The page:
cheeni: (Default)
It's been a while since I put up a reading list, so here goes.

Books I am reading or have read in the last 30 days






Among the Believers: An Islamic Journey

Among the Believers: An Islamic Journey

By V.S. Naipaul


Amazon.com Price: $11.20

Average Amazon rating: 3.5

ISBN/ASIN: 0394711955





The Good Shepherd

The Good Shepherd

By C. S. Forester

Amazon.com Price: $29.95

Average Amazon rating: 4.5

ISBN/ASIN: 193131327X





Fatherland

Fatherland

By Robert Harris

Amazon.com Price: $7.99


Average Amazon rating: 4.5

ISBN/ASIN: 0061006629




Mao

Mao


By Jung Chang, Jon Halliday

Amazon.com Price:

Average Amazon rating: 3.5

ISBN/ASIN: 0224071262

cheeni: (Default)
You're buying me brewskies for making me do this, aren't you [livejournal.com profile] sriramb? ;-)

1) Total number of books owned?

I'd guess my personal cache is about 400++. I have about 450 non-technical books on my laptop (not including audio-books), and about 2 GB of technical books (45,506 files, 1,393 folders) - that's I'd say about 1,000 or so technical / quasi-technical books.

2) The last book bought?

'Piece of Cake' by Derek Robinson - a very realistic look at the young lives of RAF pilots in a fictional RAF bomber squadron maturing through the course of WWII.

See more on 'Piece of Cake' )

3) The last book you read?

His Dark materials trilogy by Philip Pullman - enthralling read about a little girl who travels between many worlds, and challenges the creator.

See more on 'His Dark Materials' )

4) 5 books that mean a lot to me

i) The Cuckoo's Egg: Tracking a Spy Through the Maze of Computer Espionage, by Clifford Stoll.

A review and excerpts from this book that appeared in a Reader's Digest issue more than a decade ago implanted the idea of the cyber age in my head.

I greatly admire the hacker lifestyle of Cliff Stoll's generation - when technology was still complex enough to be geeky, and yet computers were far removed and obscure enough to not be burdened with bureaucracy. Sort of like the Wild West!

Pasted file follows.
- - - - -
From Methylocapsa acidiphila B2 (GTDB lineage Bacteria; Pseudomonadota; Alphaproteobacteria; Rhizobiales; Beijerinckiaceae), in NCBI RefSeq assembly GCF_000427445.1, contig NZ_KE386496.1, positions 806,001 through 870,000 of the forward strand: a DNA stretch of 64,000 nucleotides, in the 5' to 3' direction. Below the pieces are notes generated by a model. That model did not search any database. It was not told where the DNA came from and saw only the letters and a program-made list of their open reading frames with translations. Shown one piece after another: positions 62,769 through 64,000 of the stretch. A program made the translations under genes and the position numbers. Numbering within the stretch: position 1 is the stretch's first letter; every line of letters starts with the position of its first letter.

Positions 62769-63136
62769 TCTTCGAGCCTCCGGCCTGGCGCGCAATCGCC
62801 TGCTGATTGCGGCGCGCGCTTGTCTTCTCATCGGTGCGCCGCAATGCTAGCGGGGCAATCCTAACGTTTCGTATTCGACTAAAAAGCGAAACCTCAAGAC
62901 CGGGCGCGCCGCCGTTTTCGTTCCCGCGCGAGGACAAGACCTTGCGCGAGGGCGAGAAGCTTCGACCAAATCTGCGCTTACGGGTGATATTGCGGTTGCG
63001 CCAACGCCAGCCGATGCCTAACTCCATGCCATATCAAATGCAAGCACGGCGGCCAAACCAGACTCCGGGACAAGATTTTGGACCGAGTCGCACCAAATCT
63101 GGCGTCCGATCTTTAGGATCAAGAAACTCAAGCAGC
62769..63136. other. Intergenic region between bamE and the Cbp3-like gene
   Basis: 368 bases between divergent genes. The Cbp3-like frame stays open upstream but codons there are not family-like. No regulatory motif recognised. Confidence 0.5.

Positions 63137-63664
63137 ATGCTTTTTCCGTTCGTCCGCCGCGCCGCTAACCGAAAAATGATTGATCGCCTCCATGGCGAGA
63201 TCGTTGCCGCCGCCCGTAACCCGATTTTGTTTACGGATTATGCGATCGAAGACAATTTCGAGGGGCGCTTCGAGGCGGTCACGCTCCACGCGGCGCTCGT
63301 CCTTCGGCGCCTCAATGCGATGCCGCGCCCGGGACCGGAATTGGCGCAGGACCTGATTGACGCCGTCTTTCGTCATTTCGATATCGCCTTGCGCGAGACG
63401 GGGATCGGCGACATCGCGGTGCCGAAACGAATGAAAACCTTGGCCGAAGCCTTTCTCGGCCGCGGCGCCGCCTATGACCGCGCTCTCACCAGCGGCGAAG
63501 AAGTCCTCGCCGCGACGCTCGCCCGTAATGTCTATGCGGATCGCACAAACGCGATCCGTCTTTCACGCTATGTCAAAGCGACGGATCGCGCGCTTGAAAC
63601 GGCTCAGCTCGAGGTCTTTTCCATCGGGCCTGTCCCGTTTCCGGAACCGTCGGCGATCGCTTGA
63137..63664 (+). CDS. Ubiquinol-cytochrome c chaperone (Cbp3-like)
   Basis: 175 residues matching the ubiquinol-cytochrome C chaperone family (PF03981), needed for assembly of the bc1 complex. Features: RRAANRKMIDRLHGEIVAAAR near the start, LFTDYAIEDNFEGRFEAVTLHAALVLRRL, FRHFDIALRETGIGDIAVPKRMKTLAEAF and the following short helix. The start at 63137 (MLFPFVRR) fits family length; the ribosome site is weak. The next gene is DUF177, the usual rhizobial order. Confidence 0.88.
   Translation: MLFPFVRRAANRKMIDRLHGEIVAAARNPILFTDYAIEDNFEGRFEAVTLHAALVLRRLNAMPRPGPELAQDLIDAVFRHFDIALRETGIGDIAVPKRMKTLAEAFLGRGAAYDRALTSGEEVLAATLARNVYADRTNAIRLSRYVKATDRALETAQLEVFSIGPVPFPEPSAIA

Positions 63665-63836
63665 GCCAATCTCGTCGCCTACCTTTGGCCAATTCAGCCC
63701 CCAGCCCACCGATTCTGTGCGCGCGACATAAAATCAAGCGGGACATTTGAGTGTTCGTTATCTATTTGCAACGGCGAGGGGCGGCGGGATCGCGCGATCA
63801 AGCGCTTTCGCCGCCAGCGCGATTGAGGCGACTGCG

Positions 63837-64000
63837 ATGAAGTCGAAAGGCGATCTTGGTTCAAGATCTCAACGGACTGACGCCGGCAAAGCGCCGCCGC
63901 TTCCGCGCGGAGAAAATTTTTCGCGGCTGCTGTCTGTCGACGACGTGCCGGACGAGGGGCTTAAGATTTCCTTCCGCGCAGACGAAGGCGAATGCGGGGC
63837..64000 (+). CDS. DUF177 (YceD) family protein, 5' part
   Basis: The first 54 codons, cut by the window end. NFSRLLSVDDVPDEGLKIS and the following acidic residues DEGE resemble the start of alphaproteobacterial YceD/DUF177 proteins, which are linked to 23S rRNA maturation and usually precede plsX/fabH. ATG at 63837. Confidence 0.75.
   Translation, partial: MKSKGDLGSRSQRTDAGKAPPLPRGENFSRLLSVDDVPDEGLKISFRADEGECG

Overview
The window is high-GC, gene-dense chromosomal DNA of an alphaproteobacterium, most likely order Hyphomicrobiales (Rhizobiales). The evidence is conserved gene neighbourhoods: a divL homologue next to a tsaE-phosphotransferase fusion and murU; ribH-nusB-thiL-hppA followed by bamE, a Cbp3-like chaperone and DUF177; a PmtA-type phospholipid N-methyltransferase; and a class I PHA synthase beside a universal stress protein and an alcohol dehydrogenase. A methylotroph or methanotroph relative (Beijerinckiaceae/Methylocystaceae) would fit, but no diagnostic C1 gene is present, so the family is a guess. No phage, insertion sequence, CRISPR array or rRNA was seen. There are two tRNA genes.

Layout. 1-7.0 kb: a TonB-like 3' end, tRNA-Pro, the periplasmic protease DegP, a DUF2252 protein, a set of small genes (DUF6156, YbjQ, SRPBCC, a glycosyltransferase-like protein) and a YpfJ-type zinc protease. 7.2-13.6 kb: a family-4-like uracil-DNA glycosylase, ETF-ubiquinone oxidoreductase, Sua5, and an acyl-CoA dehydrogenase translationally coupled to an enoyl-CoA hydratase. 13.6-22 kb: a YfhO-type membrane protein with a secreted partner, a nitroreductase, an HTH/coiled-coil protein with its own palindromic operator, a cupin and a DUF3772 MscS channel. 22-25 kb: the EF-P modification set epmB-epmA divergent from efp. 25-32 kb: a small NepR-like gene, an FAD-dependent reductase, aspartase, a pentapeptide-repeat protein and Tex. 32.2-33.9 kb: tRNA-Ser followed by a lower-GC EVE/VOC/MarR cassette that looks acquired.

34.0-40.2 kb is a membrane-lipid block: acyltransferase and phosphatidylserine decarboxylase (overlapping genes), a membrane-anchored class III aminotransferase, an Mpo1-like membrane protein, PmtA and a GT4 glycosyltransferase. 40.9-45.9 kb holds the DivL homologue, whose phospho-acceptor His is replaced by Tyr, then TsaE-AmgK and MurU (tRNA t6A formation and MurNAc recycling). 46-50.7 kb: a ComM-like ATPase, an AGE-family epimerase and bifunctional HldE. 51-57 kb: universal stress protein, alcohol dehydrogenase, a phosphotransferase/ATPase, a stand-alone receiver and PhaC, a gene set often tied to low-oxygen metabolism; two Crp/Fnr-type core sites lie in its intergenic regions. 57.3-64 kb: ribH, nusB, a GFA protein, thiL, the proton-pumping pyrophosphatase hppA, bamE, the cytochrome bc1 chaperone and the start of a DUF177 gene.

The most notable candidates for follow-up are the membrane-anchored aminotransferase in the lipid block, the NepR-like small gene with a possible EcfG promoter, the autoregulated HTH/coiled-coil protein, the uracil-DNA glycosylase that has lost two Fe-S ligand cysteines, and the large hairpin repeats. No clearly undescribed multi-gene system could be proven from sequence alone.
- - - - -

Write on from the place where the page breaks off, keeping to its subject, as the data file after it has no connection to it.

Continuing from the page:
I'm still so in love with the 80's computer geek lifestyle, when computers were just for the geeks!



See more on 'The Cuckoo's Egg' )

ii) Open Sources: Voices from the Open Source Revolution

I'm trying hard to find a single book or source that stands for The open source revolution. This comes the closest. One of the many books that convinced me that I was on the right path.

See more on 'Open Sources' )

iii) The Wooden Horse, by Eric Williams

Absolutely the best prison-breakout story ever, and it all happened. I remember this book mainly because it was among the earliest books I can remember reading. It was my sister's copy. It was my favorite form of procrastination, along with 'The Count of Monte Cristo'. I would read it everytime I was supposed to be in my room working on my homework, or preparing for a test. I guess I was about 10 or 12 then.

See more on 'The Wooden Horse' )

iv) The Great Indian Novel, by Shashi Tharoor

Shashi Tharoor is one of my favorite writers. This is a nifty description of modern India via the Mahabaratha, and I find myself gifting this book to many friends. It's not easy to choose among his books, but I'm trying to align my favorite books with my interests, and this wins.

See more on 'The great Indian novel' )

v) Swami and Friends, by R.K. Narayan

The book is a well written funny account of the heavy burdens that are carried by a 10 year old boy in 1930's India. This book won't win any prizes, but Narayan is a good story teller. Another book that I remember reading as a kid; this time from my father's collection.

See more on 'Swami and friends' )

5) Passed on to

Since I enjoyed this so much, I will pass this on; with no strings attached:
[livejournal.com profile] madrasi
[livejournal.com profile] dleed
[livejournal.com profile] sunson
[livejournal.com profile] vigneshvg
[livejournal.com profile] skarra
[livejournal.com profile] karbak
[livejournal.com profile] yogini
[livejournal.com profile] crabbycool









cheeni: (Default)
I spent almost an hour in the library today picking up books. Here's what I came away with, now let's see how many I get through:


Read more... )
cheeni: (Default)

Managing Open Source Projects: A Wiley Tech Brief, Jan Sandred, Wiley Books

My rating: 7/10

A book that claims to marry business and Open Source; I think the author is fairly ambitious. Jan Sandred has a lot of nice inside stories, and has very poignant quotations to boot. I guess I like Open Source literature that reasons that the success of FLOSS has complex underpinnings, and is willing to discuss it.


Rebel Code: Linux and the Open Source Revolution, Glyn Moody, Allen Lane

My rating: 7/10

Glyn Moody has got most of the parts of the revolution surprisingly right. Mostly anecdotal, and is certainly well balanced in acknowledging the contributors. This book has some nice one liners that have now become lore. Sometimes the book cites without attribution.

There, that makes my Open Source reading list so far a nice collection: Read more... )

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